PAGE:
Outrage Continues Over Vista Upgrade Program

Today's Best Tech Deals

Picked by PCWorld's Editors

Top Deals On Great Products

Picked by Techconnect's Editors

Julie Marto of Medfield, Massachusetts, purchased a Dell Inspiron notebook running Windows XP last October. Through a program called Express Upgrade, she was promised a free copy of Windows Vista when the operating system became commercially available. It's been five months since Vista went on sale January 30. Marto is still waiting and steaming mad.

"I've done everything I can to get my Vista upgrade including e-mailing a request to Michael Dell himself," Marto says. She says she never received a reply from Michael Dell.

Marto isn't alone. Since PC World originally reported problems back in March with the Vista upgrade program, people have continued to send us e-mail and post complaints to our community forums citing paperwork nightmares, Vista upgrade disc no-shows, and long hold times when trying to contact vendors or third-party companies handling the upgrades.

One company handling the Vista Express Upgrades, ModusLink, acknowledges some problems persist, but maintains most customers have received their Vista upgrade discs by now. Dell complaints have been filtering into PC World, but can also be found by scanning the company's support forum.

In one Dell support forum a company representative offers an apology and the statement: "As of April 30, we have shipped approximately 80 percent of the upgrades. We expect the bulk of the remaining orders to ship by May 15, and all scheduled orders to be shipped should be completed by the end of May, barring any unforeseen additional delays."

Root of the Problem

Upgrade problems began when consumers purchased a new PC late last year. That's when computer makers enticed people to buy new systems preloaded with Windows XP prior to Vista's release by promising a free or reduced-cost Vista upgrade when the OS became commercially available.

When a PC was purchased, the new owner received a Microsoft Certificate of Authenticity number. The upgrade process was supposed to be simple: When Vista went on sale, all a customer had to do was visit a special upgrade Web site and enter their COA number to confirm their eligibility to receive a Vista upgrade disc in the mail. Finally, new owners were directed to mail or fax in their proof of purchase (Dell, however, waived this step).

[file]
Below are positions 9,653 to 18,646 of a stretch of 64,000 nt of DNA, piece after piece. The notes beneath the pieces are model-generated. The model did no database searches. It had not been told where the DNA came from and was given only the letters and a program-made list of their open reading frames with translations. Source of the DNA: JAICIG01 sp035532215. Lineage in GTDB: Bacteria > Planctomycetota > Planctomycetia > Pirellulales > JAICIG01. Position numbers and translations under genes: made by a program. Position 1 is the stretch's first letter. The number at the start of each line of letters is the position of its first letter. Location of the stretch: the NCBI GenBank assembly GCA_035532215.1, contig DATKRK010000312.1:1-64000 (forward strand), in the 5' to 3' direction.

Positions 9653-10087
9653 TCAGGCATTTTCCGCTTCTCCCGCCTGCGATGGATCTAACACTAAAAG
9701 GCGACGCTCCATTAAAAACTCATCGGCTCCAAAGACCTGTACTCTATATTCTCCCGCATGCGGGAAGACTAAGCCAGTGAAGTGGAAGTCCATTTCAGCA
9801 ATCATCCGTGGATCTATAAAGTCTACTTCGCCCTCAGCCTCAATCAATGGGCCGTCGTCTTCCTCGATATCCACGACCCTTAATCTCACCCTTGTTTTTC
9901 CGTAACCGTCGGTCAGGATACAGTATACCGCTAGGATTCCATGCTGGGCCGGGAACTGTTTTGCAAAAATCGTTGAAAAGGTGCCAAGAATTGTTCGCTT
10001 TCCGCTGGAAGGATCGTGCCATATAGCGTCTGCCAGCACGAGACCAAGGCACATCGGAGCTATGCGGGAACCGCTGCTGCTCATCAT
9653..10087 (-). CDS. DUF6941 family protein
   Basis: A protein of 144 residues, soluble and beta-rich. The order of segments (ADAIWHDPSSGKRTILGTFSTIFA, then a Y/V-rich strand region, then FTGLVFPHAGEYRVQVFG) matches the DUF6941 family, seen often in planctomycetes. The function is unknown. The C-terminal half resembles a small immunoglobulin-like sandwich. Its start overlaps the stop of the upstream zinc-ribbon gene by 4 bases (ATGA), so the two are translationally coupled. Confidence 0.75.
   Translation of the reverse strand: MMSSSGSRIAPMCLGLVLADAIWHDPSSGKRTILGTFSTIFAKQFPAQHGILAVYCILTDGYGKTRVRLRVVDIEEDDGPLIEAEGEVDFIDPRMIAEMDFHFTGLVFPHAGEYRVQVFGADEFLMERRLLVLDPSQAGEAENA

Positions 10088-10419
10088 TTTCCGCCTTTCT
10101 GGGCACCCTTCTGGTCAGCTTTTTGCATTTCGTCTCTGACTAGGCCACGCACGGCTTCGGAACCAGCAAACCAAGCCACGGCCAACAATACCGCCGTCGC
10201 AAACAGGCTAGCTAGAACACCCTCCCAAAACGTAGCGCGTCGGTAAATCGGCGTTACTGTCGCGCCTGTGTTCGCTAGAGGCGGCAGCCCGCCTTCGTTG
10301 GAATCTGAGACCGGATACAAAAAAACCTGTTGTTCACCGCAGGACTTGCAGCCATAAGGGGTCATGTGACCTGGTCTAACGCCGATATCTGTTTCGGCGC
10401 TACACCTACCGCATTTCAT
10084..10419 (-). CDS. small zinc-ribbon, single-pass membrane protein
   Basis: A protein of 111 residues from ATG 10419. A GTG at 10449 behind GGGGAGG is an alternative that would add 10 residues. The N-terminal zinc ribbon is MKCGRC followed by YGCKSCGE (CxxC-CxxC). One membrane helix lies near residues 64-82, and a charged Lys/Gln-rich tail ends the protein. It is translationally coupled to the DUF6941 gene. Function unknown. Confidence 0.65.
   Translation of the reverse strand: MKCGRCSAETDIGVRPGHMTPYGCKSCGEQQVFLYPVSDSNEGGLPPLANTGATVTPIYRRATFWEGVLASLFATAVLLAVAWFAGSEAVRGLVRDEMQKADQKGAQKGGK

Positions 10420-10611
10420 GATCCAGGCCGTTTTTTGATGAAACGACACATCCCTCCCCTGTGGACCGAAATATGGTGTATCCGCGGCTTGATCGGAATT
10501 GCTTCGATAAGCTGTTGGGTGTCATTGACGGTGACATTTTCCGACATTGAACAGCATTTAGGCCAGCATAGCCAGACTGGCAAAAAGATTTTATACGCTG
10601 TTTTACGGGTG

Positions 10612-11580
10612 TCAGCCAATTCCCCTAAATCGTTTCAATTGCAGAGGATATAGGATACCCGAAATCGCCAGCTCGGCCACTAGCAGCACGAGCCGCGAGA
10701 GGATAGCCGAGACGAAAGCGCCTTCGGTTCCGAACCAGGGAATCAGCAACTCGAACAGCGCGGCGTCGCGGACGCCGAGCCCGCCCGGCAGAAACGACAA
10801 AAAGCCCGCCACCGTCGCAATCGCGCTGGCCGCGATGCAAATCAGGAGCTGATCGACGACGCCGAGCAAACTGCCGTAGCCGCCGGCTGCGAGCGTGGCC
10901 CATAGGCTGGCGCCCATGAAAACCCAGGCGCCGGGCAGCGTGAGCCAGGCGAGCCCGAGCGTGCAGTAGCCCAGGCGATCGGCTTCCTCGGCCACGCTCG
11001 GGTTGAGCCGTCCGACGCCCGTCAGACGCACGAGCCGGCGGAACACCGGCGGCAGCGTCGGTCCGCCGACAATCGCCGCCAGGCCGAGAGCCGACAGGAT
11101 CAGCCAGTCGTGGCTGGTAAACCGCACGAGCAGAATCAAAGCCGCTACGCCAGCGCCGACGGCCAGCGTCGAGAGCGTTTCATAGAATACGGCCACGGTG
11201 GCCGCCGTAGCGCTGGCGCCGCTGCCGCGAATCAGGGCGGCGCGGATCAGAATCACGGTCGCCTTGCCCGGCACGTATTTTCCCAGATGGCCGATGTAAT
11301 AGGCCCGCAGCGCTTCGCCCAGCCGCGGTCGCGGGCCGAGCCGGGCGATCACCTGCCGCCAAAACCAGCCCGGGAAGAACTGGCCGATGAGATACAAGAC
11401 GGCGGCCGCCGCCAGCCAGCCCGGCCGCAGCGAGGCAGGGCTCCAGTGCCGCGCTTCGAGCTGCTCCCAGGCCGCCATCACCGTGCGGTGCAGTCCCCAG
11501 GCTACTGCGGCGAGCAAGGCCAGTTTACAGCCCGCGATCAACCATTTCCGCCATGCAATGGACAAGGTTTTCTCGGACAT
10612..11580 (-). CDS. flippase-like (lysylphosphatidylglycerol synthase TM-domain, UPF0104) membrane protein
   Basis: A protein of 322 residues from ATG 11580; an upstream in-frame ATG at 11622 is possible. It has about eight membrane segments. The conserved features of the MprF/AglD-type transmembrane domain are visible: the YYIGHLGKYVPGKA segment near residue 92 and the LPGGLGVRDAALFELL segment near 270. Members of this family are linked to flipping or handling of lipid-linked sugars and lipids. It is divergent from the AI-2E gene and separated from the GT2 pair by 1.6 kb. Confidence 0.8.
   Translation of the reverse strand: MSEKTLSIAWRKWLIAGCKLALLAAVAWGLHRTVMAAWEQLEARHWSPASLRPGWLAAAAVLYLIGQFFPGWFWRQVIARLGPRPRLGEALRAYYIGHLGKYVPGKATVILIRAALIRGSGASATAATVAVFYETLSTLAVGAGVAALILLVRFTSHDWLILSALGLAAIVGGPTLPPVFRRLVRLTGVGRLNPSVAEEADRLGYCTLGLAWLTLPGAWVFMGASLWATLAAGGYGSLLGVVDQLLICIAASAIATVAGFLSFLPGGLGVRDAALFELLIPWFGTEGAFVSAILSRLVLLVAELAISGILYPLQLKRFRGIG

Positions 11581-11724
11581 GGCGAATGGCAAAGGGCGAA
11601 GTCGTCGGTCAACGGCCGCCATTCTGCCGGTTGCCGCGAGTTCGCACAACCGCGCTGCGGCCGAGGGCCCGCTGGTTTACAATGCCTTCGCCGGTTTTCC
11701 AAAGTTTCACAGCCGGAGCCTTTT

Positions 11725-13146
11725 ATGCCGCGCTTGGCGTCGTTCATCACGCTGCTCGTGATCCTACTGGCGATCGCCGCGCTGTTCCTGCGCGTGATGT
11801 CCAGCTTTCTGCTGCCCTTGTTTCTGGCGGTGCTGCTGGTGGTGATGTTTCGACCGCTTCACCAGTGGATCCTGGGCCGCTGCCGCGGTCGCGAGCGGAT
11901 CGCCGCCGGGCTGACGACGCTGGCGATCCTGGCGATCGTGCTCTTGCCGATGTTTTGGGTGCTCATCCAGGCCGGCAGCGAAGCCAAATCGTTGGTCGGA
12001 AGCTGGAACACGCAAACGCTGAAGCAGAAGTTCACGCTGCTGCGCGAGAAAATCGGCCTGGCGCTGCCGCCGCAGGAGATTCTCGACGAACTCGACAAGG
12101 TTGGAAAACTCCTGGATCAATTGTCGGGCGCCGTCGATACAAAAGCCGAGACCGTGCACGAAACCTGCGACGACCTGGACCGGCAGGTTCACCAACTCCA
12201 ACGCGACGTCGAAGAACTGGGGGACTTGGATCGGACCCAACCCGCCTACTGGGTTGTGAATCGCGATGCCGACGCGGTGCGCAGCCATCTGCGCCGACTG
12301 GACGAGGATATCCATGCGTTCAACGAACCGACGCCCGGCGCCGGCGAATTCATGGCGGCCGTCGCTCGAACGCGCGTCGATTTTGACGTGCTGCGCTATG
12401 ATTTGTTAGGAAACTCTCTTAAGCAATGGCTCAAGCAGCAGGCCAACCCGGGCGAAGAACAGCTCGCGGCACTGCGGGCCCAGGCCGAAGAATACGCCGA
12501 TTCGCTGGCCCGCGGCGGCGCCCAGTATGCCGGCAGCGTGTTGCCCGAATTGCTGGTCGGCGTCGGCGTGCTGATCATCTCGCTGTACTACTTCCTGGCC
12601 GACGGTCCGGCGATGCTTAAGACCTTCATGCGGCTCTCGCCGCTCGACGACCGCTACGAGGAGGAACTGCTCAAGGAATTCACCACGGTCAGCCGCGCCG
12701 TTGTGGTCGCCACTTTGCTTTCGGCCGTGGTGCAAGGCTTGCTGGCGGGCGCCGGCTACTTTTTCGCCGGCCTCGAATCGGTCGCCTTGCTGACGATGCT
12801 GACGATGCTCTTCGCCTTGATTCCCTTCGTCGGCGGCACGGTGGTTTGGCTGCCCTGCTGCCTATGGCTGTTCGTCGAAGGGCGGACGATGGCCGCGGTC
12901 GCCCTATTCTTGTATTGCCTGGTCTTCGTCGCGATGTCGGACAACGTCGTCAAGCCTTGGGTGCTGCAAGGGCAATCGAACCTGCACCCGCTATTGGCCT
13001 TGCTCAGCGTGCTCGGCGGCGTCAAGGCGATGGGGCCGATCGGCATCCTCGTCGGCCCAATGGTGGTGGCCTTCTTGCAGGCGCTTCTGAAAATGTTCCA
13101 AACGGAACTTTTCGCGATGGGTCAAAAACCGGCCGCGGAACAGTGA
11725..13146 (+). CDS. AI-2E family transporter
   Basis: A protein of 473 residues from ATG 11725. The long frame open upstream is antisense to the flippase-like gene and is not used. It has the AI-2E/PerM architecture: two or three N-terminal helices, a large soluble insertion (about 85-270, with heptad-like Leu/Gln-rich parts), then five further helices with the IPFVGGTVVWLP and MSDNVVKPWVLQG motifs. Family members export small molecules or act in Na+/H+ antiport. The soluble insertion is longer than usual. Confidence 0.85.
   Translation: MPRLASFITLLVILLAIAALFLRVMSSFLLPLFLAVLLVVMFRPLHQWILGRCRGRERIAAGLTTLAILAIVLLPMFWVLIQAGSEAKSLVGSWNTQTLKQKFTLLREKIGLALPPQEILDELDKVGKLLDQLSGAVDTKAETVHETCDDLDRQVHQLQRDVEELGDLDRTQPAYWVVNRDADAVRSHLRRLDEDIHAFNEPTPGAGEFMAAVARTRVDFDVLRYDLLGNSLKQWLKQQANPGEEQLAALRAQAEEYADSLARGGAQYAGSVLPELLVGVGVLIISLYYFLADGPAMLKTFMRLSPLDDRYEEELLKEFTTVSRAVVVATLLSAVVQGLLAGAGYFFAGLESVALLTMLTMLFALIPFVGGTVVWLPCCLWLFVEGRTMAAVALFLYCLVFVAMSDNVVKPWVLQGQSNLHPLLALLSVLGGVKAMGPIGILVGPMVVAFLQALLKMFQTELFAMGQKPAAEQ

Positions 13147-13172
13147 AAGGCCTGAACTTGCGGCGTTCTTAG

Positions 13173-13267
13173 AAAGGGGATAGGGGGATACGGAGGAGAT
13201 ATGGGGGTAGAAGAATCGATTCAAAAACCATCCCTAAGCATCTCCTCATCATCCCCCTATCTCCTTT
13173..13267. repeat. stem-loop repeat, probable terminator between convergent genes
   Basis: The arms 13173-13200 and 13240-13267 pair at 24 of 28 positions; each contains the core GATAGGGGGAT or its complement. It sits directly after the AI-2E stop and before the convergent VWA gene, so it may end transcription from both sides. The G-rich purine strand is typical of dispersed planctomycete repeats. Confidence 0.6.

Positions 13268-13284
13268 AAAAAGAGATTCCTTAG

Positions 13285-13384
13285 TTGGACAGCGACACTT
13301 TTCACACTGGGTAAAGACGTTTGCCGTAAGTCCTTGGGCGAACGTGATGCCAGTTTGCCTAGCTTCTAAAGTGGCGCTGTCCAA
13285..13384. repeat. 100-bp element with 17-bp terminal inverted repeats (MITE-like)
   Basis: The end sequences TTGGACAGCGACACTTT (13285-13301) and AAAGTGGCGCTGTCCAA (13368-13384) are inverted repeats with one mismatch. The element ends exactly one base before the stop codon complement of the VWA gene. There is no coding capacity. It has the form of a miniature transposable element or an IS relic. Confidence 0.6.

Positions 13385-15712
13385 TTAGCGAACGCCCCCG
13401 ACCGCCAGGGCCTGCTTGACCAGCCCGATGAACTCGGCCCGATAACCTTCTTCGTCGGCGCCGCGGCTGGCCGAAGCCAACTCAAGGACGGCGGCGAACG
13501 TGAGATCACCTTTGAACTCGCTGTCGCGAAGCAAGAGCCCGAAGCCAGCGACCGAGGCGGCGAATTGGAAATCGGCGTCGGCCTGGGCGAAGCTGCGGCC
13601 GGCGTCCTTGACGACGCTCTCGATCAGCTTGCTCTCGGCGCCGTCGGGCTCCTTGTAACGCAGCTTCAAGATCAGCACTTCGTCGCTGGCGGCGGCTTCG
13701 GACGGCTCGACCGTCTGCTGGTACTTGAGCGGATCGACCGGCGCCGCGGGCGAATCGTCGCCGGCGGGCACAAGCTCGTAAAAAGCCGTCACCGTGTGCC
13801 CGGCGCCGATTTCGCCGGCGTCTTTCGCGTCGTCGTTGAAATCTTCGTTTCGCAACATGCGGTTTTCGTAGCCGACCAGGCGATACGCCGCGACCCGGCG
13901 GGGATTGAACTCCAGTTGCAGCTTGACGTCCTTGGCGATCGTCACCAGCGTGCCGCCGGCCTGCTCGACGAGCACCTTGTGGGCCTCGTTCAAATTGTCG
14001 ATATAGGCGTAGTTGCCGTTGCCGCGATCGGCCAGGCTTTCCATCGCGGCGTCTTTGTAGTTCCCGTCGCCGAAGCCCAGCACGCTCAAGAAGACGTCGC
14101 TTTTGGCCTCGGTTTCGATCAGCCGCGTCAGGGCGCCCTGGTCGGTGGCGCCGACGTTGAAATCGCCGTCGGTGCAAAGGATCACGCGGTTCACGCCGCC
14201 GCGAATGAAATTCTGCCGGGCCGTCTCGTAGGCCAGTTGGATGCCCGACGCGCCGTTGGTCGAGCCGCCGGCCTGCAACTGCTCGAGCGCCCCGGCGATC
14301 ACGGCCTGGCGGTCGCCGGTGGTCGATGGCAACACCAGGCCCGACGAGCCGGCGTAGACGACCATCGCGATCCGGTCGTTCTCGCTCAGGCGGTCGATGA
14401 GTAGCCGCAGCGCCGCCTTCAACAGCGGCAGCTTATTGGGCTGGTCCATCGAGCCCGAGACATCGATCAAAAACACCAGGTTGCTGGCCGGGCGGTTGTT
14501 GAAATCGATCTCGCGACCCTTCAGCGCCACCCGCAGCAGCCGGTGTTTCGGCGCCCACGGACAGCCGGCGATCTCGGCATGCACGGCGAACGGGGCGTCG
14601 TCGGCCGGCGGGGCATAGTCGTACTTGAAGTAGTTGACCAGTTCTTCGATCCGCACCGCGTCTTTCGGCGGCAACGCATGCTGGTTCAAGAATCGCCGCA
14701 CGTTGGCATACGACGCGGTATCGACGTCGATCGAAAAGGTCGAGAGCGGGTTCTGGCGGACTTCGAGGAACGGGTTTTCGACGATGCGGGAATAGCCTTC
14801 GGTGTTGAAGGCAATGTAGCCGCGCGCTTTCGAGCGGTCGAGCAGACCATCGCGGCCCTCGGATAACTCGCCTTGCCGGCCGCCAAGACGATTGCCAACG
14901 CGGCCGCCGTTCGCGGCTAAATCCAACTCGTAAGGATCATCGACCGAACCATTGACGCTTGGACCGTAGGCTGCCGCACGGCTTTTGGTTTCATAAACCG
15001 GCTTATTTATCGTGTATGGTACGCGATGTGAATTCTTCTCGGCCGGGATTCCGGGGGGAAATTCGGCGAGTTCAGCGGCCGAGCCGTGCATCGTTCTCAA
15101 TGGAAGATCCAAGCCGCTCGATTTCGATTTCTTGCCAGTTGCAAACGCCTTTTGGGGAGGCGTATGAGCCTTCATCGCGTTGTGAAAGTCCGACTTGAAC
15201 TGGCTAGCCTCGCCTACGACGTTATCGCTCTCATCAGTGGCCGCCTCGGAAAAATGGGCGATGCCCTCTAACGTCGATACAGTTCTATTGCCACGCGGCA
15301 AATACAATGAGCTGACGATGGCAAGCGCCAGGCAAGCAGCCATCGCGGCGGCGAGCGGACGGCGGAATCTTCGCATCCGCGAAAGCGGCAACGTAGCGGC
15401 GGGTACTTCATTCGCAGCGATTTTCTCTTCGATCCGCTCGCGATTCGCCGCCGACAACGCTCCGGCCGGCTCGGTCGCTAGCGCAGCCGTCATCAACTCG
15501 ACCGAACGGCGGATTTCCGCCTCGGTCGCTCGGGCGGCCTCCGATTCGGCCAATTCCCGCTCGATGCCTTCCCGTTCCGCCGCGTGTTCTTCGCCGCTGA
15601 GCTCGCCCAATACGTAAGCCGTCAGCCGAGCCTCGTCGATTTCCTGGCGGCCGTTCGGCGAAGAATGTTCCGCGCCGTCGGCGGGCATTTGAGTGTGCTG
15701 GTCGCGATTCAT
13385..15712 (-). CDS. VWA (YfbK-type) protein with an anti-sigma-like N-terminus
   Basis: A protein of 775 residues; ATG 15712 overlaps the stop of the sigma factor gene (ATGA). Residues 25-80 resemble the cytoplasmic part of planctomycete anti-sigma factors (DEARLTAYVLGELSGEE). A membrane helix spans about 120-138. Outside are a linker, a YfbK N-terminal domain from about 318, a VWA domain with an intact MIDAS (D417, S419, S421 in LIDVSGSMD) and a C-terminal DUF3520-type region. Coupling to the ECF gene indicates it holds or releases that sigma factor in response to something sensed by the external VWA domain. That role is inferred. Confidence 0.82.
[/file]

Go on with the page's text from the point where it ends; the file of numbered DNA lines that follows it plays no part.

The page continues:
"I was told it would be an easy process," says William Bond, of Tampa, Florida. But, he says, the process has been anything but simple. Bond purchased a Hewlett-Packard Pavilion desktop in November at Circuit City and is still waiting for his Vista upgrade disc from ModusLink, the company handling the program for HP.

Bond says he has been asked repeatedly for his proof of purchase. "I must [have] e-mailed, faxed, and mailed that proof of purchase five times by now," he says, but ModusLink still hasn't acknowledged receipt. "I'm exasperated," Bond says.

New Issues Delay Vista Upgrade Discs

ModusLink, which is processing Vista upgrade requests for people who bought Acer, Fujitsu, Gateway, HP, and Toshiba computers, says the company is very sensitive to the fact that customers are frustrated. "We are doing the best we can," says Christine Pothier, the company's marketing communications manager.

When PC World spoke to Pothier in early April she said the issues with handling extremely large volumes of Vista upgrade requests had been remedied by hiring extra staff. She now says that new issues are delaying shipment of some Vista upgrade discs.

Pothier says the remaining delays stem from customers whose Vista upgrade orders included a declined credit card (some PC makers made their customers pay the shipping cost of the Vista upgrade disc), address changes, and incomplete or erroneous shipment information. Dell echoed the same issues on its message boards.

Initially, problems delivering Vista upgrades in a timely manner, Pothier says, were because PC vendors were four to eight weeks late in sending ModusLink the Vista upgrade discs. "We are just the middlemen here," she says. "There was nothing we could do."

Vendors Tight-Lipped on Delays

HP declined to comment when asked about the delay, simply offering a statement that it had issued on February 9: "During the past few weeks HP has received e-mails and phone calls from many customers concerning the ordering process for the Express Upgrade kit for Windows Vista. We are aware of these problems and are working on an aggressive schedule with the fulfillment vendor and the software product supplier to resolve these issues."

Richard Black, director of marketing for Acer, says most of the company's shipping delays have been resolved. "There were some missteps on our side and on Microsoft's and ModusLink's," Black says. "These are the kinds of problems you do your best to resolve when you have to sort through hundreds of thousands of orders in a matter of months," he says.

Says ModusLink's Pothier: "Is it possible customers have had to resend things and are still not happy? Yes, and I apologize for that." She says ModusLink is doing the best it can to resolve issues with the "few remaining" people who haven't received their Vista upgrade yet.

What Now?

Keep an eye on PC World s Windows Vista & XP coverage to see how the upgrade rollout progresses. If you're one of the unlucky PC owners still pulling your hair out waiting for a Vista disc, we want to hear about it.

Note: When you purchase something after clicking links in our articles, we may earn a small commission. Read our affiliate link policy for more details.
Shop Tech Products at Amazon